After months of disparaging the North American Free Trade Agreement (NAFTA) as a “disaster” for American workers while making Mexico the primary focus of his criticisms, U.S. President Donald Trump has recently trained his sights on Canada. Specific grievances have included Canada’s supply management system for dairy (though not part of NAFTA) and the long-running softwood lumber dispute. Throughout, Trump has reiterated his commitment to renegotiating NAFTA to better suit American interests, and failing that, walking away from the pact.
In light of these new political developments, it is worth asking: what does the Canadian public think about restructuring the fundamental basis of the Canada–US trading relationship? What support exists among the Canadian public for revisiting NAFTA? And how does explicitly referencing Trump’s stated policy goal of renegotiating NAFTA shape Canadians’ attitudes?
To tackle these questions, I collected original survey data with an embedded experiment. After providing a brief description of NAFTA, the baseline (or control condition) survey question simply asked: “Do you favour or oppose renegotiating NAFTA?” The treatment condition explicitly framed renegotiating NAFTA as Trump’s stated policy goal, inserting additional language that “U.S. President Donald Trump has expressed his intention to renegotiate parts of NAFTA.” Respondents were randomly assigned to either the treatment (“Trump frame”) or control conditions. Given random assignment, any observed differences in levels of support are attributable to the Trump framing effect.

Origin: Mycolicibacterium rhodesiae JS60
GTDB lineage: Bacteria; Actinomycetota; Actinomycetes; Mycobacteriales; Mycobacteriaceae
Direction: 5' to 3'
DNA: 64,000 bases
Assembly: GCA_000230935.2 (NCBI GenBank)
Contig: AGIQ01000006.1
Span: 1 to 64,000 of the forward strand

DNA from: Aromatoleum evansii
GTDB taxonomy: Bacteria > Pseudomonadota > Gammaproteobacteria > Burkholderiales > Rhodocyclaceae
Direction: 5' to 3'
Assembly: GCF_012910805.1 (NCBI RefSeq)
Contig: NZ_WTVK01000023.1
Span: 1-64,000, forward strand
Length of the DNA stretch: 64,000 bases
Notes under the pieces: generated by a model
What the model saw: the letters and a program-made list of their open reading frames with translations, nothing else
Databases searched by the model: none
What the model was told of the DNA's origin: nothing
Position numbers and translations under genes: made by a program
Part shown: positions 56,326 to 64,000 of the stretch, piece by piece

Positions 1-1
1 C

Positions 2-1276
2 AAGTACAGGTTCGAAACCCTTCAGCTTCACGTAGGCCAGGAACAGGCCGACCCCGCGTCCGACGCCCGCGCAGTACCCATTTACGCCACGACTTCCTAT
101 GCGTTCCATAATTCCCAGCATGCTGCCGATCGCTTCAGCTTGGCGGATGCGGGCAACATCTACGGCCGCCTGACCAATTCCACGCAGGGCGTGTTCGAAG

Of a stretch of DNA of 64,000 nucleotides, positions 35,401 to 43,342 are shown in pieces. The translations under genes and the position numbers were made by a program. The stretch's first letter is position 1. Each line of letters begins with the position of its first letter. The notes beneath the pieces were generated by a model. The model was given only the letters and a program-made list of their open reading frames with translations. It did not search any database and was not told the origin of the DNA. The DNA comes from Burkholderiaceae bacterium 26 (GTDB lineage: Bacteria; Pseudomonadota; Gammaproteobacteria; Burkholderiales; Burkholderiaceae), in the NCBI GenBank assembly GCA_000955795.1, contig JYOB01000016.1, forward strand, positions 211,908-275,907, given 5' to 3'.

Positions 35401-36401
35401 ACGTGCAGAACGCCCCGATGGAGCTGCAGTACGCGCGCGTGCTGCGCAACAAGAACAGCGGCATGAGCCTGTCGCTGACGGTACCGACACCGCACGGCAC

The results make clear that without any explicit reference to Trump, a majority of Canadians – 3 in 5, or 60.0 percent – favour renegotiating NAFTA. This drops to 37.4 percent – or less than 2 in 5 – in the treatment (“Trump frame”) condition, where 62.6 percent of Canadians are opposed. The difference between the two conditions is highly statistically significant – and so we can conclude is not due to mere chance.
These results suggest that a substantial proportion of the Canadian public has crystallized opinions about Trump and his administration, and further, they are highly negative. The mere mention of Trump in conjunction with a particular policy issue has the potential to reduce public support by merely framing it as one that Trump intends to pursue (or at least desires). The results are also interesting because they indicate that the polarized views of Trump frequently reported in the American context are not an exclusively American phenomenon. Trump and his persona may serve to poison public opinion abroad – potentially against American interests.